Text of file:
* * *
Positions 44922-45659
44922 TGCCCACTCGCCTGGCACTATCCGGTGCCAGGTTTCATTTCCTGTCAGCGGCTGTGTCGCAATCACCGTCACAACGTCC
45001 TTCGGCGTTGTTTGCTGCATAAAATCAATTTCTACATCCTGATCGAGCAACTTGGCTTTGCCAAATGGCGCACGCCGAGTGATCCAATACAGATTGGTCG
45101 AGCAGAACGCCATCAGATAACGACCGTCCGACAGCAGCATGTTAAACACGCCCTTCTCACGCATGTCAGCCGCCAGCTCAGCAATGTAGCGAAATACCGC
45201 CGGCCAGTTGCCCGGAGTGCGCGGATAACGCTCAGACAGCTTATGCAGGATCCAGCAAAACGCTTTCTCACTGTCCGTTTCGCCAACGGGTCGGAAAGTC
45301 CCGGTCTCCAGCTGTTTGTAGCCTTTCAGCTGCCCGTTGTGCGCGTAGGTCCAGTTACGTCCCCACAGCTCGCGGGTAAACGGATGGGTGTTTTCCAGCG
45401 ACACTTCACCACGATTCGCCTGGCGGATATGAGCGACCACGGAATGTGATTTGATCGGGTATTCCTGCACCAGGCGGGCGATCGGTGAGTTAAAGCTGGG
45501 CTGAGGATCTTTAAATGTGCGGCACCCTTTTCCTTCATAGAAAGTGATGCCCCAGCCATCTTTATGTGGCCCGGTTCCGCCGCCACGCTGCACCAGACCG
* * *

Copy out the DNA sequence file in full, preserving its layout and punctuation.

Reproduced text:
Positions 44922-45659
44922 TGCCCACTCGCCTGGCACTATCCGGTGCCAGGTTTCATTTCCTGTCAGCGGCTGTGTCGCAATCACCGTCACAACGTCC
45001 TTCGGCGTTGTTTGCTGCATAAAATCAATTTCTACATCCTGATCGAGCAACTTGGCTTTGCCAAATGGCGCACGCCGAGTGATCCAATACAGATTGGTCG
45101 AGCAGAACGCCATCAGATAACGACCGTCCGACAGCAGCATGTTAAACACGCCCTTCTCACGCATGTCAGCCGCCAGCTCAGCAATGTAGCGAAATACCGC
45201 CGGCCAGTTGCCCGGAGTGCGCGGATAACGCTCAGACAGCTTATGCAGGATCCAGCAAAACGCTTTCTCACTGTCCGTTTCGCCAACGGGTCGGAAAGTC
45301 CCGGTCTCCAGCTGTTTGTAGCCTTTCAGCTGCCCGTTGTGCGCGTAGGTCCAGTTACGTCCCCACAGCTCGCGGGTAAACGGATGGGTGTTTTCCAGCG
45401 ACACTTCACCACGATTCGCCTGGCGGATATGAGCGACCACGGAATGTGATTTGATCGGGTATTCCTGCACCAGGCGGGCGATCGGTGAGTTAAAGCTGGG
45501 CTGAGGATCTTTAAATGTGCGGCACCCTTTTCCTTCATAGAAAGTGATGCCCCAGCCATCTTTATGTGGCCCGGTTCCGCCGCCACGCTGCACCAGACCG